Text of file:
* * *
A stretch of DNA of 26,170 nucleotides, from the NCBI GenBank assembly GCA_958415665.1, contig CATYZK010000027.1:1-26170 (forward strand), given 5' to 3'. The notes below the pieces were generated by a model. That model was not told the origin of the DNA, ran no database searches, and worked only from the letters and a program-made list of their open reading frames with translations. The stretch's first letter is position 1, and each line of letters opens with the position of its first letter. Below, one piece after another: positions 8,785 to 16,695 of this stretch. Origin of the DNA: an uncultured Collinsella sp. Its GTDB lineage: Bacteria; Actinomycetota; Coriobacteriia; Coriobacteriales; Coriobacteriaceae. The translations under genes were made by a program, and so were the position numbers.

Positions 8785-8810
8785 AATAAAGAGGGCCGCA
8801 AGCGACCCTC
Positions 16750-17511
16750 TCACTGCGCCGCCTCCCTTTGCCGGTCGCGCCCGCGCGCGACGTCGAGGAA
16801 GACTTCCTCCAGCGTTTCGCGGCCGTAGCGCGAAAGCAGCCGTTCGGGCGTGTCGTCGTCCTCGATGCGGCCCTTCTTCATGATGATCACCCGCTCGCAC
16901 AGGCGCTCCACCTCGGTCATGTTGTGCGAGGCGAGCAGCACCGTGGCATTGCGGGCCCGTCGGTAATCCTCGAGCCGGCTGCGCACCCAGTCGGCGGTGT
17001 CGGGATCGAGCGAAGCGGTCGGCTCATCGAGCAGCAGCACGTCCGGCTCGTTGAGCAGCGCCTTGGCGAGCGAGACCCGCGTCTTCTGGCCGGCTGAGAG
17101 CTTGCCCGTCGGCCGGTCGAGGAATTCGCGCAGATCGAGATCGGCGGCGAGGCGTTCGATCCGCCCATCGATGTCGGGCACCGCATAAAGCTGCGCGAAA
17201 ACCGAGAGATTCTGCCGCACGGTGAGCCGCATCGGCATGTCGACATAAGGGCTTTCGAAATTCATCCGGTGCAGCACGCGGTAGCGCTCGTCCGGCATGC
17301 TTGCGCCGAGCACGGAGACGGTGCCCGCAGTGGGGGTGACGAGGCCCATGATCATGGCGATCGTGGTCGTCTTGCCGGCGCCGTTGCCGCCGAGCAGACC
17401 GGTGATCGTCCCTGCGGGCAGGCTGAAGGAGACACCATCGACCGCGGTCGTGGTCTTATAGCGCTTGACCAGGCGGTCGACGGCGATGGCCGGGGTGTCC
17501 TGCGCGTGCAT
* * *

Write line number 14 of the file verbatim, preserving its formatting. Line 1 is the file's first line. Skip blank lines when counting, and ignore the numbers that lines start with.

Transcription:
17501 TGCGCGTGCAT